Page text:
When employees participate in stock option plans or accept stock options as a form of compensation, businesses enforce what they call a vesting period. This period is usually a number of years participating employees must work for the company before they can receive the full benefit of their option shares.
Types of Stock Compensation
Stock options give employees the opportunity to purchase a specific number of corporate stocks sometime in the future. The price at which they exercise their stock options and purchase shares is set on the day the company issues the stock option. Investors often refer to this as the grant or strike price.
Employees do not have any stock ownership benefits, such as voting rights, until they exercise their option to purchase shares. Only after the employee exercises his option to purchase shares does he have the right to vote as a corporate shareholder as well as the right to buy, sell and transfer his shares.
Read More: Stock Grants Vs. Stock Options
Vesting Date Is Critical
Each company is different regarding its stock option vesting periods, which is when the employee receives full rights over their stock options. Employers note the exact vesting date on the stock option contract or agreement, so that's the starting point when figuring out when you are able to buy or receive your stock. In most cases, the employee does not have to exercise her options on the exact date the options fully vest.
Many employers give a specific period in which employees can exercise their stock options after the passing of the vesting date, such as six months or five years. Options agreements also may have an expiration date when the options contract voids and the employee no longer has the right to exercise her options at the original grant or strike price.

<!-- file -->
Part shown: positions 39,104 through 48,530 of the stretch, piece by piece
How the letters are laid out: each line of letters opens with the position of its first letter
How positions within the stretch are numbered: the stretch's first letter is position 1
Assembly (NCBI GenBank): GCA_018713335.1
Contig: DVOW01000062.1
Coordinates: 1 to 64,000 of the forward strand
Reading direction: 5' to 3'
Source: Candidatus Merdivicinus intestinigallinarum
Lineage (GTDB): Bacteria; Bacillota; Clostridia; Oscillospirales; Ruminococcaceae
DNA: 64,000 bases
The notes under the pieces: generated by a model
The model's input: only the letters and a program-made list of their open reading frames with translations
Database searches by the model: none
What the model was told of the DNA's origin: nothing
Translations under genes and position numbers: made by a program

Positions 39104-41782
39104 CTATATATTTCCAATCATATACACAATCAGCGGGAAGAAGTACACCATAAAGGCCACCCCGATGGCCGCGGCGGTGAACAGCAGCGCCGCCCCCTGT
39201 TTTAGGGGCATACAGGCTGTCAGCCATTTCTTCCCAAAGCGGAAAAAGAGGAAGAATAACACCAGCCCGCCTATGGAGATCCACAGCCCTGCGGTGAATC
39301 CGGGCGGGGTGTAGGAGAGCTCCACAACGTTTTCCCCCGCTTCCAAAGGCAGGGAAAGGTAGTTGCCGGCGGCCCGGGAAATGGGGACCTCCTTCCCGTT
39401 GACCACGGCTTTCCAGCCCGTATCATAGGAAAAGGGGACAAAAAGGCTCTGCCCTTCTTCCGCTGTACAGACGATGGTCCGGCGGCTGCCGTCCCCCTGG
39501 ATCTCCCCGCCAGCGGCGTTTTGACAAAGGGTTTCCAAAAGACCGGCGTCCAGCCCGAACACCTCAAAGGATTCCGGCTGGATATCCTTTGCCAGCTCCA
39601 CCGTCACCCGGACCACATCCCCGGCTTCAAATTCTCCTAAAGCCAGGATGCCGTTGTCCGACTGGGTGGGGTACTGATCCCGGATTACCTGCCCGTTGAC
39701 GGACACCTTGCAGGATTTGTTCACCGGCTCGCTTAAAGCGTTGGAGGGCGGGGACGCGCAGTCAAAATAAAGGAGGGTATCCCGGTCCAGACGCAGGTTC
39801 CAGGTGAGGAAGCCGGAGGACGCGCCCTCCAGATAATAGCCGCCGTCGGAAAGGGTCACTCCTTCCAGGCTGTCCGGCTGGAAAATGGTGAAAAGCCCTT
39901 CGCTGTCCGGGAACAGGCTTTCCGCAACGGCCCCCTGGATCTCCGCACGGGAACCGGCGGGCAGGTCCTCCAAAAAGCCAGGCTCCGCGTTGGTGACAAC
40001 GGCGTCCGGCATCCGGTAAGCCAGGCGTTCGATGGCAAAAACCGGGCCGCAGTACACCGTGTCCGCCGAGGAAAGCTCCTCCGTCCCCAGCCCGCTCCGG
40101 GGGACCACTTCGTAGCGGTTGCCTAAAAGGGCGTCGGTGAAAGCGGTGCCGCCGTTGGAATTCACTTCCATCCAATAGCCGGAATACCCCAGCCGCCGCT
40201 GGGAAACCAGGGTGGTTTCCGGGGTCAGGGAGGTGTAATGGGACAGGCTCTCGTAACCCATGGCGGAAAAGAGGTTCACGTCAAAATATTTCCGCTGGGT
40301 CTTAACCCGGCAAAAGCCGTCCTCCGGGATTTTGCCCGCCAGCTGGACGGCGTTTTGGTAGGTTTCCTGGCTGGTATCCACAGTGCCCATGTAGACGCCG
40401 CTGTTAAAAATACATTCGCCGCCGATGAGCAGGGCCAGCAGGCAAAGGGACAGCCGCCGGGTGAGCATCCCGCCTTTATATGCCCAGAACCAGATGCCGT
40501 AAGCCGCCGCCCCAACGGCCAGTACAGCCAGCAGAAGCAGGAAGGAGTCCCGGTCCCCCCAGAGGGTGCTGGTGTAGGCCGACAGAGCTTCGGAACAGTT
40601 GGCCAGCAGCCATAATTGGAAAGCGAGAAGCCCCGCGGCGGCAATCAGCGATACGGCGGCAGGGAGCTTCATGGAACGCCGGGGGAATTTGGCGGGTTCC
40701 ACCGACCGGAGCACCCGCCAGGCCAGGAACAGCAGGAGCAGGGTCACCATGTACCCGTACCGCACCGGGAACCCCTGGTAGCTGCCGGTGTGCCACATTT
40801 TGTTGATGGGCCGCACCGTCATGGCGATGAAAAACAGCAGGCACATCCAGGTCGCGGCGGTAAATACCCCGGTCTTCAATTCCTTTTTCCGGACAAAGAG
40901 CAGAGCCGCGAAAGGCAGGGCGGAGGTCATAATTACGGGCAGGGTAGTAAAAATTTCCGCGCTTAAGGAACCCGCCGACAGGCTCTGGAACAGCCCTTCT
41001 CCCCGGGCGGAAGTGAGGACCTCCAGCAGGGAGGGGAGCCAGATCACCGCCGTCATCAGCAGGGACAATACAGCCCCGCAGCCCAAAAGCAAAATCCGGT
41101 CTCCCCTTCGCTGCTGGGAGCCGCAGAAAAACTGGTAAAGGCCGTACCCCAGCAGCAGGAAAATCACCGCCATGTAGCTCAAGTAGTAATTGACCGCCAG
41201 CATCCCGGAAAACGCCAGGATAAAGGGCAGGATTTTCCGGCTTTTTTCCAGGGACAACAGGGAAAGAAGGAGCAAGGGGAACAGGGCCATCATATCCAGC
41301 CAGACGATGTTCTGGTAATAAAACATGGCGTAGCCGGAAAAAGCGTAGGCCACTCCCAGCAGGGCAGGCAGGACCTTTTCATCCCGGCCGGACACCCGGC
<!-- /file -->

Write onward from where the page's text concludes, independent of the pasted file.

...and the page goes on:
Read More: What Does It Mean to Exercise Stock Options?
Minimum Cliff Vesting Periods
Cliff vesting occurs when the employer sets a specific period in which an employee must work for the company before his options fully vest. If he continues to work for the company until the vesting date, he can exercise his options contract and purchase company stock shares for the grant or strike price. Conversely, if he quits or the employer terminates him before the date the options fully vest, he forfeits his options contract.
Gradual Vesting Options
In gradual vesting, the employer sets specific vesting percentages during the vesting period. For example, if the vesting period is five years, the employer may set a vesting rate of 20 percent per year.
This means for every year during the five-year period in which the employee continues to work for the company her vesting percentage increases by 20 percent, and she becomes fully vested at the five-year mark. If she leaves the company before the five-year vesting period ends, she can only exercise her percentage of vested options.
In this example, if she left the company after two years, she has the right to exercise 40 percent of her stock options and forfeits the remaining 60 percent.
Sue-Lynn Carty has over five years experience as both a freelance writer and editor, and her work has appeared on the websites Work.com and LoveToKnow. Carty holds a Bachelor of Arts degree in business administration, with an emphasis on financial management, from Davenport University.